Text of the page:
Step 3: Fork the project.
You will come across several similar posts where they will give instructions to you and what you need to perform to get to the objective, but most important is that you understand what you are doing and why you are doing. Here am I, to explain you, why exactly you need to perform these commands and what does these terms mean.
Fork means to create a copy of someone else’s repository and add it to your own github account. By forking, you are making a copy of the forked project for yourself to make changes into it. The reason why we are doing so, is that you would not might like to make changes to the main repository. The changes you make has to be with you until you finalize it to commit and let the owner of the project know about it.
You must be able to see the fork option somewhere at the top right.
Do you see the number beside it. These are the number of forks done to this repository. Click on the fork option and you see it forking as:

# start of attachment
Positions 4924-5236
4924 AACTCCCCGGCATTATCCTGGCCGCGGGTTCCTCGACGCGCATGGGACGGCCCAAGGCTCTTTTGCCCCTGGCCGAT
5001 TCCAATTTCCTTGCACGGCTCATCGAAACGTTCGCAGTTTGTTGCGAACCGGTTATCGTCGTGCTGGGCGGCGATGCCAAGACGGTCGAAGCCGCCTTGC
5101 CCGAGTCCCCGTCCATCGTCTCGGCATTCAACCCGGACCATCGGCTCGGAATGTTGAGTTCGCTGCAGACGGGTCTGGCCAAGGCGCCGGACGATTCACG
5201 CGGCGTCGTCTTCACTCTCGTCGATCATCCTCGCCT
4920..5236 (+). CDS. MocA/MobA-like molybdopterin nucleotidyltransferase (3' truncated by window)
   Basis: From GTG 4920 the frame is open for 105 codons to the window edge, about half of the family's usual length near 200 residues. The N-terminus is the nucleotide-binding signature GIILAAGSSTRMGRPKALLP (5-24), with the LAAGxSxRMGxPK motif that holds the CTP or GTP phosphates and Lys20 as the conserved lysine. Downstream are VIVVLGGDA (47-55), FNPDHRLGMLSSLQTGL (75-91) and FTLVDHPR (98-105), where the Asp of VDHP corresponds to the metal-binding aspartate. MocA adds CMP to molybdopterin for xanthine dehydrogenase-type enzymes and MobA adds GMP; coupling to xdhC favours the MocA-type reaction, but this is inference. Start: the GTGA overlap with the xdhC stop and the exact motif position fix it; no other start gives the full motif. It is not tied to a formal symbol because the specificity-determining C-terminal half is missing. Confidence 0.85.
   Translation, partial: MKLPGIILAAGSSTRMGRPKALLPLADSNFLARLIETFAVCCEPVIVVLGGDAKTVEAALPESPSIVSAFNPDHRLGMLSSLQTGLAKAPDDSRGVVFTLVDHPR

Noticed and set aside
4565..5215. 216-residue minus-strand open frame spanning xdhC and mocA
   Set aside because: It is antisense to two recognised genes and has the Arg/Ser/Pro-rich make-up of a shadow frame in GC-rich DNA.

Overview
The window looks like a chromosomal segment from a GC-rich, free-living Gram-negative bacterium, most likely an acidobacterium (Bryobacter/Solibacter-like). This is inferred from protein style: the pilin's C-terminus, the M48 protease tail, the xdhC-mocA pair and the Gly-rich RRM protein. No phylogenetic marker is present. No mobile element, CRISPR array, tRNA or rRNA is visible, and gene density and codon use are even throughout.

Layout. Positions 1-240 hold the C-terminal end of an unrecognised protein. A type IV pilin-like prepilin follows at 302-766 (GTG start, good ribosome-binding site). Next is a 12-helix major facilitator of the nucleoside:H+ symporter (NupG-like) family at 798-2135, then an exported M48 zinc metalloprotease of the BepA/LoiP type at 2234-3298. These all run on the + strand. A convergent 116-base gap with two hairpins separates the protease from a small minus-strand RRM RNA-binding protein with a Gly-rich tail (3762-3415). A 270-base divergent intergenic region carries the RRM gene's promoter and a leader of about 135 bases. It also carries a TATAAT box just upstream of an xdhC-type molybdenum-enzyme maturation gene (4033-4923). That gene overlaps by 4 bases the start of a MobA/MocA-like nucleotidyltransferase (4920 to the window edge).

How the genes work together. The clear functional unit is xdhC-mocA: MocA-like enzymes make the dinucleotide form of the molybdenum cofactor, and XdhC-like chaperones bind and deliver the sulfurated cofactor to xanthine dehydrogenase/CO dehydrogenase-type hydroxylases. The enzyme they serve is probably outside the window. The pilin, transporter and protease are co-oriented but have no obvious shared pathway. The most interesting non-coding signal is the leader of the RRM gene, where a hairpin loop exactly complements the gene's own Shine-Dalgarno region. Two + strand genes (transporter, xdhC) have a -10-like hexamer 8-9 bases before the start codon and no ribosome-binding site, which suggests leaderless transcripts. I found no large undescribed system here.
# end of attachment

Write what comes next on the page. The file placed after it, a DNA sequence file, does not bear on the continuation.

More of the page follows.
Notice the change in the URL. You will see it is added in your account. Now you have the copy of the project.
Step 4: Clone the repository
What cloning is? It is actually downloading the repository so that you make it available in your desktop to make changes. Now that you have the project in hand, you are ready to amend changes that you feel necessary. It is now on your desktop and you know how to edit with the help of necessary tools and application on your desktop.
“clone or download” written in green button shows you a link and another option to directly download.
If you have git installed on your machine, you can perform commands to clone it as:
git clone "copied url"
copied url is the url shown available to you for copying it.
Step 5: Create a branch.
Branching is like the several directory you have in your computer. Each branch has the different version of the changes you make. It is essential because you will be able to track the changes you made by creating branches.
To perform operation in your machine, all you need is change to the repository directory on your computer.
cd <project name>
Now create a branch using the
git checkout command:
git checkout -b